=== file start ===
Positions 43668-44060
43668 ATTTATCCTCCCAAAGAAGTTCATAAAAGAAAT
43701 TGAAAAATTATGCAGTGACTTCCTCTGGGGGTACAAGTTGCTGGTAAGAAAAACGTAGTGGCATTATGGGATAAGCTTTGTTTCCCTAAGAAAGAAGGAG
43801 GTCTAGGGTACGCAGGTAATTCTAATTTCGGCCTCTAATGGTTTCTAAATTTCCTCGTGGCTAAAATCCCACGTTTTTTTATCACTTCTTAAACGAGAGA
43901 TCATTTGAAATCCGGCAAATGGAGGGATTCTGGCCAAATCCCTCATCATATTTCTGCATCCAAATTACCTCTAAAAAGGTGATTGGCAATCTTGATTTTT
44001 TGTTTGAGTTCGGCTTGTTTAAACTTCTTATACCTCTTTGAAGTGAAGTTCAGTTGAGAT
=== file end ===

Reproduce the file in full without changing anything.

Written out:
Positions 43668-44060
43668 ATTTATCCTCCCAAAGAAGTTCATAAAAGAAAT
43701 TGAAAAATTATGCAGTGACTTCCTCTGGGGGTACAAGTTGCTGGTAAGAAAAACGTAGTGGCATTATGGGATAAGCTTTGTTTCCCTAAGAAAGAAGGAG
43801 GTCTAGGGTACGCAGGTAATTCTAATTTCGGCCTCTAATGGTTTCTAAATTTCCTCGTGGCTAAAATCCCACGTTTTTTTATCACTTCTTAAACGAGAGA
43901 TCATTTGAAATCCGGCAAATGGAGGGATTCTGGCCAAATCCCTCATCATATTTCTGCATCCAAATTACCTCTAAAAAGGTGATTGGCAATCTTGATTTTT
44001 TGTTTGAGTTCGGCTTGTTTAAACTTCTTATACCTCTTTGAAGTGAAGTTCAGTTGAGAT